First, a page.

So, a self-funded team was set up to cater for this young South African road cycling talent, and the goal was simple: “to enable South African riders to perform”.

And perform they did.

In its first three years, PROTOUCH got stronger and stronger, culminating in overall victory at the 2018 SA Road Cycling Series, amongst other impressive results. Seven PROTOUCH riders were selected for South African national team duty that year and the team achieved four podium finishes in Africa’s toughest stage race – the Tour du Rwanda.

Cue the next phase of development, as it became clear that focusing solely on South African racing was not preparing PROTOUCH’s riders for international racing. 

In 2019, PROTOUCH registered a Continental Elite road cycling team – PROTOUCHPRO CYCLING TEAM – using a core of South African riders, with the goal of becoming the number one-ranked team in Africa.

That saw the ante upped significantly, with PROTOUCH now racing alongside top African, Asian, American and European Continental and Pro Continental teams, which made that African goal instantly achievable.

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So, what’s next?

According to Eliot, it’s to not only continue getting good results on the road, but also grow the sport of cycling throughout the African continent, which, she believes will place the team on a more stable commercial footing.

“African cycling has a much bigger global audience and reach, and we believe we can make this attractive to global brands,” says Eliot. “South African brands are not investing in cycling in South Africa right now.”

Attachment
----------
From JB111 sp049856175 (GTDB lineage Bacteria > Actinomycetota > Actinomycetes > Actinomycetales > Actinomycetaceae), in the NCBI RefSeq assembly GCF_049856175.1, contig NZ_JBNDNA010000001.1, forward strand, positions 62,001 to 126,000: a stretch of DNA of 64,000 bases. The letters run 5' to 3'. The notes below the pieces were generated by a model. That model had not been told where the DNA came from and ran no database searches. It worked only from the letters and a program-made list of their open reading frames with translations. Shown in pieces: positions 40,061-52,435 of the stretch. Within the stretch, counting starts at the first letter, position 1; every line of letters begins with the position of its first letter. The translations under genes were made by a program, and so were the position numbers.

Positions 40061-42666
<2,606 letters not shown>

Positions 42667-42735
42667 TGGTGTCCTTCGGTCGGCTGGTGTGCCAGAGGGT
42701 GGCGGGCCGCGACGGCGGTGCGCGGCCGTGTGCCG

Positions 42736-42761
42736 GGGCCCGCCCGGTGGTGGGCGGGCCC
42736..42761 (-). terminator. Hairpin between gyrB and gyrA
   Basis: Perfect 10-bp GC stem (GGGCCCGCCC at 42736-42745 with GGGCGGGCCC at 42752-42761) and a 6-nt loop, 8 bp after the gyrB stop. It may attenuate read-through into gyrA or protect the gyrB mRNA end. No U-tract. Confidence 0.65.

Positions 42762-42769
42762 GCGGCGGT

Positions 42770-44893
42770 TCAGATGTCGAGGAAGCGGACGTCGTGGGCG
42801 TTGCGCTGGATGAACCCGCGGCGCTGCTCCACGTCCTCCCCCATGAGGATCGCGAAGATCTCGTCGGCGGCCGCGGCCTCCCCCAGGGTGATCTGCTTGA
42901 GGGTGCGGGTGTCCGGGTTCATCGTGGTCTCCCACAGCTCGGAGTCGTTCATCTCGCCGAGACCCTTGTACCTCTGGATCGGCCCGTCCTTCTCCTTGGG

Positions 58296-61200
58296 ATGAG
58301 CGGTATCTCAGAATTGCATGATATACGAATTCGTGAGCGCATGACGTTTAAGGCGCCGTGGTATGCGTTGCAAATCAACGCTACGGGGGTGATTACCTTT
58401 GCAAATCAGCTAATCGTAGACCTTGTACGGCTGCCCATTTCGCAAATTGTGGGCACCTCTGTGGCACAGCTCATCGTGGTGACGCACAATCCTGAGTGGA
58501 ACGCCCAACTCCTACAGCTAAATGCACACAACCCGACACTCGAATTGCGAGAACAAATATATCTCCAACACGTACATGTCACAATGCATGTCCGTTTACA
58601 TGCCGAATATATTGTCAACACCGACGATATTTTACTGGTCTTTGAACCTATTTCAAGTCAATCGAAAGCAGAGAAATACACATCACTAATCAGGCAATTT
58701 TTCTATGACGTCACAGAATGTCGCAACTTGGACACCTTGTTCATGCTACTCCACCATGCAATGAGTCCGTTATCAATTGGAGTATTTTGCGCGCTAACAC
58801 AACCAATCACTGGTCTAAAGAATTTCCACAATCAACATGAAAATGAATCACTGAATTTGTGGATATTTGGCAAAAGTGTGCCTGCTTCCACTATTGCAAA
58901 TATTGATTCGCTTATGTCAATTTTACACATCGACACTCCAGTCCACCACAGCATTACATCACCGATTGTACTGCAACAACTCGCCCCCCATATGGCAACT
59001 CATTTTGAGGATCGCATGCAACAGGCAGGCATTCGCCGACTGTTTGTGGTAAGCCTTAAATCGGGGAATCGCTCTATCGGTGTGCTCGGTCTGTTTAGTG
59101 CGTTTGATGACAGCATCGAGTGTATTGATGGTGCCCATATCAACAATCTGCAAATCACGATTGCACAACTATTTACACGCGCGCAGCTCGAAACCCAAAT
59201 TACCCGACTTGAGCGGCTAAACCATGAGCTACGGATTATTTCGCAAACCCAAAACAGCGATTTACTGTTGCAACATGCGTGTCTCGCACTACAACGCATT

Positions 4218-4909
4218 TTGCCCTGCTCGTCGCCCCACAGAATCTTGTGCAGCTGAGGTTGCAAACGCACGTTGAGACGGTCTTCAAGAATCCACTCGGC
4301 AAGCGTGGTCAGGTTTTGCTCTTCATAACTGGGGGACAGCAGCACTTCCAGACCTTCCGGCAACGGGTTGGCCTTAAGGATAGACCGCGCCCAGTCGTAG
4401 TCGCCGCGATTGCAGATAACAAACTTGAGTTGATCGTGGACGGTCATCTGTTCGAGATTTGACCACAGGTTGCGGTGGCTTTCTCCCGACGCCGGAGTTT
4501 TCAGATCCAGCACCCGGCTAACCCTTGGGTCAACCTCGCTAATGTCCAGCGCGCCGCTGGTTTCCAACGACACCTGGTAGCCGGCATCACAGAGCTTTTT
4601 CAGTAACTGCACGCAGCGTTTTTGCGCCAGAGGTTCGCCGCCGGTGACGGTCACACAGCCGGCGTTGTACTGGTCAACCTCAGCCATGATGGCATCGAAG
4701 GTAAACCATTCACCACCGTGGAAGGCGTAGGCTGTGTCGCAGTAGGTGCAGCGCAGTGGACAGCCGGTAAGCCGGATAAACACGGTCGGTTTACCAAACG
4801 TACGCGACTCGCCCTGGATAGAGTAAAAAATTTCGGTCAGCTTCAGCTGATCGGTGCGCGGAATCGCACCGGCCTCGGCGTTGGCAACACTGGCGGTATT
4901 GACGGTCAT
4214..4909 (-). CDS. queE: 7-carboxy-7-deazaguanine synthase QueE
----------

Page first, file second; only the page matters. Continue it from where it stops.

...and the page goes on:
Further strengthening that assertion is the fact that cycling in the rest of Africa is, arguably, a bigger sport than, perhaps, the average South African sports fan realises.

According to Eliot, that’s down to the historic European influence on Africa, although it was only in 2015 when the continent had its first two black Africans – in the form of Eritrea’s Merhawi Kudus and Daniel Teklehaimanot – starting the Tour de France.

Team Qhubeka NextHash’s Nic Dlamini became the first black South Africa to ride the Tour de France this year, and he was joined on the start line by compatriots Stefan de Bod, riding for Astana – Premier Tech, and Louis Meintjes of the Intermarché–Wanty–Gobert Matériaux team.

In terms of strong African cycling countries, it’s widely accepted that Eritrea, Ethiopia, Algeria and Rwanda lead the way, along with South Africa, but clearly there is much work to do, to get to a point where there is greater African representation at the very top of world cycling, and Eliot believes the PROTOUCH approach is a step in the right direction.

And she has some support in this regard.

“With only two African riders on the start list of the 2019 and 2020 Tour de France and three in 2021, investing in this dream could not have come at a more opportune time in African Cycling,” said renowned cycling commentator Phil Liggett, who has strong ties to South Africa and who’s foundation is supported by PROTOUCH.